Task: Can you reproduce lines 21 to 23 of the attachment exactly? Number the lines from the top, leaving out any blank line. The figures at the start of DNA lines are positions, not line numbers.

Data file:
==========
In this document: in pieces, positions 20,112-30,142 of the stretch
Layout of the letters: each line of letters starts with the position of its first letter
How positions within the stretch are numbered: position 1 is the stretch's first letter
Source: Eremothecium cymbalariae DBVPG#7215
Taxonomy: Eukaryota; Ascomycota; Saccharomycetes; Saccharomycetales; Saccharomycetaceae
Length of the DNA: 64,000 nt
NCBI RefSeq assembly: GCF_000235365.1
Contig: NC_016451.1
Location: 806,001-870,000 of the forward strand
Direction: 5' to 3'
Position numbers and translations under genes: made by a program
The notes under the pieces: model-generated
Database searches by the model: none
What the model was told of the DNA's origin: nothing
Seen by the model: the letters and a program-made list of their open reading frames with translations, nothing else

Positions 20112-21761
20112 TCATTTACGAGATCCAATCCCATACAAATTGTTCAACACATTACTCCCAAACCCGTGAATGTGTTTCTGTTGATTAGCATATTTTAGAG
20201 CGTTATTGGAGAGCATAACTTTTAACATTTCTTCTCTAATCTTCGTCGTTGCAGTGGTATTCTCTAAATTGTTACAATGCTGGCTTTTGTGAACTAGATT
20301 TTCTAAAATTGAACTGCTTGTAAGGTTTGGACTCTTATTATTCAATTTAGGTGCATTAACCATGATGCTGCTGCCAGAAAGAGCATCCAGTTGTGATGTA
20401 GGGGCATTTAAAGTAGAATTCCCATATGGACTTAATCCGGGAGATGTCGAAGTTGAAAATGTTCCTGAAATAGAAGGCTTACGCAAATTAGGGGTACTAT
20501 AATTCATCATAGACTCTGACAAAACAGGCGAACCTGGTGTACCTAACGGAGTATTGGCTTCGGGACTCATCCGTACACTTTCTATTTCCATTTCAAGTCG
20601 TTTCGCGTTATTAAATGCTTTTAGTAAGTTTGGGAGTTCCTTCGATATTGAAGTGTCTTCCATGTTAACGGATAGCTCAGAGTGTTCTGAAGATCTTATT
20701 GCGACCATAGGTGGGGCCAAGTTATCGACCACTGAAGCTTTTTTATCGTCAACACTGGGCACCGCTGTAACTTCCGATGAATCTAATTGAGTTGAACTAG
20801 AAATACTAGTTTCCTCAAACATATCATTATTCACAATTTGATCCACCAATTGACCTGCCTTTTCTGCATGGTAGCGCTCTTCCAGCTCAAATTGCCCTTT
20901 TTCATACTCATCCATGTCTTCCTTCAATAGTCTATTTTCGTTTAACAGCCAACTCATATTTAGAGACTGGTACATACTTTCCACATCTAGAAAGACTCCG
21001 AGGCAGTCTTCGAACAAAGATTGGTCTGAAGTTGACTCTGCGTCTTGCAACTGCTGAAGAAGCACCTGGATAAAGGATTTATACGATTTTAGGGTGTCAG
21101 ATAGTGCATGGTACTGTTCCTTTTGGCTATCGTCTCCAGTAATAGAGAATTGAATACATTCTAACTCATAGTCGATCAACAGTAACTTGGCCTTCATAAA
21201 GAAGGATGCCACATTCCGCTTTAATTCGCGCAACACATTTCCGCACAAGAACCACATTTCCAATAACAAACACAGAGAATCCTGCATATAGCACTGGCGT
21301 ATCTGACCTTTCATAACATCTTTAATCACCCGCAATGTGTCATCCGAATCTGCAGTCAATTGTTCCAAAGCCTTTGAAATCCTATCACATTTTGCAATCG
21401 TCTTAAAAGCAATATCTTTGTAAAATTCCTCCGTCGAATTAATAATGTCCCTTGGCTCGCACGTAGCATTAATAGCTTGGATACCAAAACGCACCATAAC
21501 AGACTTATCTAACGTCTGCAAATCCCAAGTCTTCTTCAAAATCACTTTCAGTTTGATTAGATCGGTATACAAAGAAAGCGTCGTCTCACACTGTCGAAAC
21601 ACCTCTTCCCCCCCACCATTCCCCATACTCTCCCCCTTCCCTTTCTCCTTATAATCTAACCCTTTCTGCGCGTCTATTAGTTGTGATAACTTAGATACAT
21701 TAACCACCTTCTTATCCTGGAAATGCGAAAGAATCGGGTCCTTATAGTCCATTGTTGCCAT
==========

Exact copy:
20501 AATTCATCATAGACTCTGACAAAACAGGCGAACCTGGTGTACCTAACGGAGTATTGGCTTCGGGACTCATCCGTACACTTTCTATTTCCATTTCAAGTCG
20601 TTTCGCGTTATTAAATGCTTTTAGTAAGTTTGGGAGTTCCTTCGATATTGAAGTGTCTTCCATGTTAACGGATAGCTCAGAGTGTTCTGAAGATCTTATT
20701 GCGACCATAGGTGGGGCCAAGTTATCGACCACTGAAGCTTTTTTATCGTCAACACTGGGCACCGCTGTAACTTCCGATGAATCTAATTGAGTTGAACTAG